October 14, 2022: Thursday morning’s announcement by the Social Security Administration of an 8.7% COLA increase for 2023, while not unexpected, confirms what we already knew – inflation has placed substantial financial pressure on retirees. In fact, an 8.7% Consumer Price Index (CPI) is the largest increase since 1981, when inflation hit 11.2%!
Taken together with the 5.9% COLA, the past two years have seen a 14.6% increase in consumer costs. As the federal government’s report points out, a large driver of inflation continues to be the price of food – a cost that unavoidably impacts retirees living on fixed incomes.
This news brings renewed importance to the ongoing work to increase the COLA base for State and Teacher retirees, as well as local retirees. As you will soon read in our November newsletter, 33 local retirement systems (and their local legislative bodies) have fully approved a higher COLA base in 2022. Several other retirement boards have approved a higher base and are now awaiting approval of their respective legislative bodies.
At the state level, Mass Retirees is urging the legislature to raise the State and Teacher COLA base within the Commonwealth’s Pension Funding Schedule. The revaluation of the schedule, which funds both the State and Teachers retirement systems, is now underway. Included within the new schedule will be pension fund investment returns from 2019-2021.
I should point out that any increase in the COLA base approved after July 1, 2022 will be applied to COLA’s granted from July 1, 2023 and beyond.
However, we continue to advocate for the passage of H.5124 – legislation that will allow local retirement systems to increase the 3% FY23 COLA up to an additional 2%. Originally included as an outside section within the FY23 State Budget, the proposal would grant authority to local retirement systems to approve the same 5% COLA granted to State and Teacher retirees.
Acting at the behest of the Mass Municipal Association, Governor Baker returned the section to the legislature with an amendment requiring approval both the local retirement board AND the municipal government. As we have explained, given the fact that the formal legislative session ended on July 31st, we had no choice but to accept the governor’s amendment now known as H.5124.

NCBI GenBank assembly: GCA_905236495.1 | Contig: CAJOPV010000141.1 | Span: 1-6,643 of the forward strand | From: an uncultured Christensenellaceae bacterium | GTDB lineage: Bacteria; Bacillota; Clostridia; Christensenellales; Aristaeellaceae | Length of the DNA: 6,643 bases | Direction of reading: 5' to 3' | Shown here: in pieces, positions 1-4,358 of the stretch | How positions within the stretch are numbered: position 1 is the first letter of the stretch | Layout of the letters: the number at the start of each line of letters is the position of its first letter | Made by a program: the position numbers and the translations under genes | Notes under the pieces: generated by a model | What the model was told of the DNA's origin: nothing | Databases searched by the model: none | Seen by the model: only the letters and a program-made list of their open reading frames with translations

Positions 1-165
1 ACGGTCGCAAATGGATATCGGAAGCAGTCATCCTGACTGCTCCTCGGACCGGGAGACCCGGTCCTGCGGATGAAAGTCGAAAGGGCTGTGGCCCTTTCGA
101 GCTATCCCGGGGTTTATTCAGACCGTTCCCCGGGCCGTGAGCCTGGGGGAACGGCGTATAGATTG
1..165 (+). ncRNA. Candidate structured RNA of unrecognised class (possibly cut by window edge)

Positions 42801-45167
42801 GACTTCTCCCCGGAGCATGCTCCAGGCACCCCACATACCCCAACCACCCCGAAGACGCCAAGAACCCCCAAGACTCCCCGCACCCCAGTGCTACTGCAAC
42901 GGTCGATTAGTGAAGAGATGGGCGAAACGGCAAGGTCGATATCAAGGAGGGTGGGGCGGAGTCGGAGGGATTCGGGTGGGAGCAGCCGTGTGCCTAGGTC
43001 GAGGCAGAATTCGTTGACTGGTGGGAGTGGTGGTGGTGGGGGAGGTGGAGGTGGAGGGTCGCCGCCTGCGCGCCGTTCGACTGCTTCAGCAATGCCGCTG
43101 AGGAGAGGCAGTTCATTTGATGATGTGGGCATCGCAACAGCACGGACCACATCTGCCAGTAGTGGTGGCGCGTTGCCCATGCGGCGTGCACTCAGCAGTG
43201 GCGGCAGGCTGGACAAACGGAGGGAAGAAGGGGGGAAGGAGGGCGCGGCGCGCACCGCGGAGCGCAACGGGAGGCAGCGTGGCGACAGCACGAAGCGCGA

The House approved H.5124 on July 30th. The measure is now awaiting action before the State Senate. Following the announcement of the 8.7% CPI, Frank Valeri and I once again called upon the Senate to pass H.5124 as soon as possible.
Once passed into law, local retirement boards will have the ability (with local government approval) to increase the local COLA from 3% up to 5%, retroactive to July 1, 2022. Mass Retirees encourages local retirement board officials and retirees to contact your local State Senator in support of H.5124.
I would also like to remind you of two important upcoming events. Next Thursday (10/20), the state’s GIC will meet in open session. It is anticipated that a vote will be taken to select health insurance plans for the coming fiscal year. Plan design decisions may also begin to be known at that time.
On Friday (10/21), Mass Retirees will hold a virtual Tele-Town Hall meeting starting at 1PM EST. In addition to providing a full update on the COLA, news from the GIC’s meeting, and the latest on the Social Security WEP & GPO we will also be joined by Salem Mayor and our endorsed candidate for Lt. Governor Kim Driscoll.
There are two ways in which members can participate in our Tele-Town Hall meetings. First, simply accept the auto-connect call from our Association at the time of the meeting on Friday, October 21st. Members can also call toll-free 833-491-0336 at the time of the meeting.
Please look to page 3 of the November Voice for a full list of upcoming meetings. The newsletter will begin to appear in member’s mailboxes this coming week.
With great appreciation,
Chief Executive Officer
Mass Retirees Association